If anyone had told me a few weeks ago that I would be reading a book about eighteenth-century castrati by Ann Rice I would have told that person that they were high. So I just finished "Cry to Heaven" (564 pages) by Anne Rice, a story about eighteenth-century castrati. My friend Amy mailed me an old copy of the book and insisted that I read it. She also sweetened the deal by including several packages of Giant Chewy Sweet Tarts, my favorite sweet treat. From Goodreads:
"They were the castrati--male sopranos whose glorious voices brought them adulation throughout Europe even as they were despised as 'monsters'. For Tonio Treschi, the child of Venetian nobility, kidnapped and castrated in a murderous family conspiracy, only one thing would soothe his soul--revenge!"
I actually found the story of this novel engaging. Before reading this book I had no clue that young boys were castrated and sold to various church organizations to be trained musically to take the place of women as sopranos in operas as well as other musical endeavours. At the time the Catholic Church forbade women from taking the stage in many parts of Italy (358th reason to loathe Christianity). Through some research I found that at it's height it was estimated that 4,000 young boys a year were put through this horrific process whether they showed an inclination to music or not! Finally the practice was outlawed and phased out sometime in the nineteenth-century.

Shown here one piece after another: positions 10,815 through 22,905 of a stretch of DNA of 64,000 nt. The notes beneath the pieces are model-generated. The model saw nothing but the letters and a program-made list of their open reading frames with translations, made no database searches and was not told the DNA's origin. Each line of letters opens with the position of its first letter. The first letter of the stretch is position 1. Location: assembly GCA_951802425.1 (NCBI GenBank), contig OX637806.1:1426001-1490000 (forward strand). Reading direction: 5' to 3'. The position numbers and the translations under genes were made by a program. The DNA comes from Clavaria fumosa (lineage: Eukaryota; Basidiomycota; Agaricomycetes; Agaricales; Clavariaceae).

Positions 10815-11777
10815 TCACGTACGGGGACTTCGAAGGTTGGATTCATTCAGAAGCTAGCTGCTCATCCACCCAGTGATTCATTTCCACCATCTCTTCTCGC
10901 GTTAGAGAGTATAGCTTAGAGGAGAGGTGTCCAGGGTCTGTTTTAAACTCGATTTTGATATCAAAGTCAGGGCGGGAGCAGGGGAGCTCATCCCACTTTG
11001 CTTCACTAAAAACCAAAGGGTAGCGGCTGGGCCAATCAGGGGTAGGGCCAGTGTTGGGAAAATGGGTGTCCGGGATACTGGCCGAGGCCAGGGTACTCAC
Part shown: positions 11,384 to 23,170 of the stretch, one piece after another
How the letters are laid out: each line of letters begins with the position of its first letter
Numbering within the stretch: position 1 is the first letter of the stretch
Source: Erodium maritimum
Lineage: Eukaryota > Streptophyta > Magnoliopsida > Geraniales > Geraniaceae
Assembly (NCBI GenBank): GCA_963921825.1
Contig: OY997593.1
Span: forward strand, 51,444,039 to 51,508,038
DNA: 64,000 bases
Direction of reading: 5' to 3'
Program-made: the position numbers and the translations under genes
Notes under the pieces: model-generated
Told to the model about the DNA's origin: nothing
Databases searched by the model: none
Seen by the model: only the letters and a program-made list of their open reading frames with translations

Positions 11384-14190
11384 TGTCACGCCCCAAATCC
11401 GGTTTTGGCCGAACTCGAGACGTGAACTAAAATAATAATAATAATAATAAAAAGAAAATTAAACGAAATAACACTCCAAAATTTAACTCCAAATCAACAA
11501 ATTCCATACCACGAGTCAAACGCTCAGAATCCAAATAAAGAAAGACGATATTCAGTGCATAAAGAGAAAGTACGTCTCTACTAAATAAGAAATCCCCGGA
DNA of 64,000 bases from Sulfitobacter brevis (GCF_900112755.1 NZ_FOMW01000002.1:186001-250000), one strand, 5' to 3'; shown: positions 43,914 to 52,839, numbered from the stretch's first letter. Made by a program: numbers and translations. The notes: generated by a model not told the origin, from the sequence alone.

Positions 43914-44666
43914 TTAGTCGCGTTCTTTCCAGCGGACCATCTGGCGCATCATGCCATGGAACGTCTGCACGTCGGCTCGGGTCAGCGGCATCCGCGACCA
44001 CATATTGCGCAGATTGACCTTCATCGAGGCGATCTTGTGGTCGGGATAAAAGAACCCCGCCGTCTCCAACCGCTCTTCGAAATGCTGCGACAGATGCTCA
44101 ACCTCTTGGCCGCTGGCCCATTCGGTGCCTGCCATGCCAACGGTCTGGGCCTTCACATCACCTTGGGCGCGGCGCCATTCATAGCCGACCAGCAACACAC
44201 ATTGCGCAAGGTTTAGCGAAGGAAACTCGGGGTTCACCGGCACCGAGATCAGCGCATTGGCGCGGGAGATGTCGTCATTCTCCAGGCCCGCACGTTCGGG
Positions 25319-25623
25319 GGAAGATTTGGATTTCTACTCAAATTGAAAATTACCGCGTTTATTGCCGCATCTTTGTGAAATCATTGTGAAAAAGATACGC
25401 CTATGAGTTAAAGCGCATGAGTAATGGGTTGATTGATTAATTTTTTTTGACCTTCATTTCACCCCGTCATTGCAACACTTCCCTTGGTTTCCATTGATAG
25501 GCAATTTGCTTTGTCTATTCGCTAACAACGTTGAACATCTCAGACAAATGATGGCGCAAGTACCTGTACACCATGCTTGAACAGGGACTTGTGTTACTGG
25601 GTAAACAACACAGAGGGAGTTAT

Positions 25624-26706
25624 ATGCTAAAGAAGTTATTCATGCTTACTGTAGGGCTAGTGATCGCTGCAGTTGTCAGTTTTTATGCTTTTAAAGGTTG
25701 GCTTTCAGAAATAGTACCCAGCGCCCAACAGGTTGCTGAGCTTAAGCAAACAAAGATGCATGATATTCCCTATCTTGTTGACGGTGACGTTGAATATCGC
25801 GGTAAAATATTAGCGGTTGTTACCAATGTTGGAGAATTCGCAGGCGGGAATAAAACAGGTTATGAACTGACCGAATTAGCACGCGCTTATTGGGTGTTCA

Through family conflicts, Tonio Treschi, was forced to live the life of a eunuch against his will. The story follows his journey from a young child of wealth to his forced castration and finally to his rise as one of the most gifted castrati singers of his time. Always his motivation is to seek revenge on those who stole his manhood. Indeed one of the most powerful points of the book for me was the change that Tonio undergoes throughout the book to where finally he accepts what "God has given him" and accepts his place and tires of his need for revenge. I like stories of transformation and reading character arcs that change dramatically from beginning to end.
Surprising the novel also contains a lot of sexual content though it's much more prevalent in the first third of the book. Apparently some castrati were able to still perform sexually if they were castrated at a later age just before puberty. There's a lot of steamy homosexual and heterosexual content to be found in these pages.
Finally, while I think Anne Rice is a capable writer, I think the novel could have been trimmed down from its 500 plus pages. She has a tendency for some lengthy and flowery descriptions, though, it's apparent she did her research of the time and places of the era. Venice, Naples, and Rome are all well represented through the written word and come to life very well in all their eighteenth-century glory.
I would recommend this novel even though the subject matter may seem a little bizarre. I gave the novel a 4 out of 5 stars rating on Goodreads, maybe a little too generous, but the overall themes of transformation and revenge make the story a very worthy read. Thanks for the book Amy!